Defendants arraigned for alleged July 4 rioting

Gennadiy Kachankov, right, appears before Judge Amanda Benjamin for arraignment on felony rioting and other charges in Lincoln County Circuit Court in Newport on Monday. (Photo by Kenneth Lipp)

NEWPORT — Five of the seven men accused of possessing illegal fireworks, confronting police and harassing a Black family with racial slurs on a Lincoln City beach July 4 entered not guilty pleas in Lincoln County Circuit Court on Monday.

Gennadiy Kachankov, Antoliy Kachankov, Yuriy Kachankov, Andrey Zaytsev and Andrey Leonchik, all of the Clark County, Wash., area, appeared for arraignment before Judge Sheryl Bachart on Aug. 31. 

According to the prosecution, the five men and two others were firing illegal fireworks on the beach near the Inn at Spanish Head on Independence Day. Officers responding to the call found themselves surrounded by the group, and they learned the men had been harassing a Black family, yelling racial slurs and flashing Nazi salutes, police said. Officers formed a protective line to allow the family to leave the beach, while the men continued to taunt police and shoot more fireworks, according to police reports. They were eventually arrested, cited and released on a felony charge of rioting, as well misdemeanor counts of interfering with a peace officer, tampering with evidence, disorderly conduct and unlawful possession of fireworks.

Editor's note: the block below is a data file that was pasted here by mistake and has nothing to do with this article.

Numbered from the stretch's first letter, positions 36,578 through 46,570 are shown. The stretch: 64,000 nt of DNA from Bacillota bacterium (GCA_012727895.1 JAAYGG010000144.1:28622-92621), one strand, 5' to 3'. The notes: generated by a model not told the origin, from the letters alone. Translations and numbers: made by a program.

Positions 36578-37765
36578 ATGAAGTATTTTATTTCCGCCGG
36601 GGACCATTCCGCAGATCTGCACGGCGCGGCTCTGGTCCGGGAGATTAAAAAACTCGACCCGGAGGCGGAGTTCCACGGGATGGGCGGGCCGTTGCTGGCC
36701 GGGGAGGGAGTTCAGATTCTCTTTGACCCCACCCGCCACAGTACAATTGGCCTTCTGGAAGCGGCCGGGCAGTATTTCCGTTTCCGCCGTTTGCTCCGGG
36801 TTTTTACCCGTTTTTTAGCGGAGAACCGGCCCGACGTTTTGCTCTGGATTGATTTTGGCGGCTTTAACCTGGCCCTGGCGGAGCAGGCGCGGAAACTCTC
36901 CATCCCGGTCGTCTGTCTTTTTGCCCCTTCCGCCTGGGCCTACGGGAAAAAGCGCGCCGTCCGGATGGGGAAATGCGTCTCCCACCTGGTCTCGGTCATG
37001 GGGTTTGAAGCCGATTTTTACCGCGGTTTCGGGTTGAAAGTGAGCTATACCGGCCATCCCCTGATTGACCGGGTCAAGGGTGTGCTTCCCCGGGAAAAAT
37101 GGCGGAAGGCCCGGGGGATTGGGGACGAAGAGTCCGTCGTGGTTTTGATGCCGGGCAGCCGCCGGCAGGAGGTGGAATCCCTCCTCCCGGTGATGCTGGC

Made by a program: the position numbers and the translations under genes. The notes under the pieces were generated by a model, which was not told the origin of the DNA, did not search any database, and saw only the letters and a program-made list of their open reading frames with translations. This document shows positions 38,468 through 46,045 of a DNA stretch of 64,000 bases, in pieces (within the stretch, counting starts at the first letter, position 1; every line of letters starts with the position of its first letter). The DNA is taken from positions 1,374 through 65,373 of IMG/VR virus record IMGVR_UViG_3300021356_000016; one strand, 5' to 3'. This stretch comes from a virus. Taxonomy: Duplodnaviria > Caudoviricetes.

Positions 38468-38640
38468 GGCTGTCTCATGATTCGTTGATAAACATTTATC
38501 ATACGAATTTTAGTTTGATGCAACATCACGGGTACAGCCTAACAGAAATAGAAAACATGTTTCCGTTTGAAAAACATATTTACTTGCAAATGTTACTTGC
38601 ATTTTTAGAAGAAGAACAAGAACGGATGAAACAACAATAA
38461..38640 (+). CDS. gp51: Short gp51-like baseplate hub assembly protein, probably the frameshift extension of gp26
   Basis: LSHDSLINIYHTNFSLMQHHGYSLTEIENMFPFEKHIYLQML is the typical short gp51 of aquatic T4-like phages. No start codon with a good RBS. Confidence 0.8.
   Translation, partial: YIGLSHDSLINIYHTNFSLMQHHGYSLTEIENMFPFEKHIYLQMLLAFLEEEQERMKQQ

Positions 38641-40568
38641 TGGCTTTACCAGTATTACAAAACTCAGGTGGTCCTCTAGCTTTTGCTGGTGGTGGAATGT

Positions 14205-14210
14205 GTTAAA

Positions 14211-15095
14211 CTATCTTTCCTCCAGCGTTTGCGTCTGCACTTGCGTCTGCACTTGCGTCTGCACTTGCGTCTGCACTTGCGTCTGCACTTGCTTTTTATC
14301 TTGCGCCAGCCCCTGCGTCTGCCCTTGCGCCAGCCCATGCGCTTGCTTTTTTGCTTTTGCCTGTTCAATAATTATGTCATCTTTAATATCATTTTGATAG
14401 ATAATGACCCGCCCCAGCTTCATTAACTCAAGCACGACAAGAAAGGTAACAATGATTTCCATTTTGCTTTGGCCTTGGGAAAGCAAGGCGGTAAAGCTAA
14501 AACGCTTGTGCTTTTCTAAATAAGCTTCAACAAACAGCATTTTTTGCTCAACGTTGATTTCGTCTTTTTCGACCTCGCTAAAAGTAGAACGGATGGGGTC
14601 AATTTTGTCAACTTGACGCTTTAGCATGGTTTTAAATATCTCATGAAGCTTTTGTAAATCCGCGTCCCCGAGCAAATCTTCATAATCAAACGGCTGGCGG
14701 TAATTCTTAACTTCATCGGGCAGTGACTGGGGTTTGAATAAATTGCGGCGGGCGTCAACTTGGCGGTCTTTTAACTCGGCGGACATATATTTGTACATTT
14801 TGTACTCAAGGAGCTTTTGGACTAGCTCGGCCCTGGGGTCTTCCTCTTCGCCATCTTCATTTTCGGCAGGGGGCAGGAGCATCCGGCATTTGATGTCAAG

One of those charged, Oleg Saranchuk, was arraigned and pleaded not guilty on July 13 and appeared for a hearing Aug. 24. A seventh defendant, Ruslan Tkachenko, was scheduled but not present for arraignment on Monday. A warrant has been issued for failure to appear, according to court records.

At the time of Monday’s hearing, Leonchik alone was accompanied by counsel. Attorney Christopher A. McCormack entered his client’s not guilty plea and told the judge he’d received some discovery from the district attorney’s office. Zaytsev and the three Kachankov brothers all declined a court-appointed attorney, saying they planned to hire counsel or had spoken with representation who would be available when needed. 

Gennadiy Kachankov, standing alone before Judge Amanda Benjamin, who conducted some arraignments while Bachart held status hearings in another courtroom, was indignant about the charges and suggested legal action was being considered against authorities. “We’re going after this town, straight up,” he said. He also told the judge they’d requested police reports and video from the incident and received no reply. “God bless you guys, all. Vote Trump,” Kachankov said to the courtroom after entering his not guilty plea and being dismissed by the judge.

The other defendants echoed Kachankov’s complaint that the state had not been responsive to requests for evidence. Before leaving the courthouse, all five were required to sign a conditional release agreement, barring them from contact with co-defendants and alleged victims in the case. They, as well as Saranchuk, are next scheduled for a status hearing on Sept. 21.

District Attorney Jonathan Cable said in a July 6 press release his office could not bring charges under the bias crime statute, as the allegations do not involve “offensive physical contact, destruction of property or threat of serious physical injury,” but the prosecutor filed notices of intent to rely on enhancement factors, including the alleged crimes’ motivation by bias, which could mean stiffer penalties if convicted.


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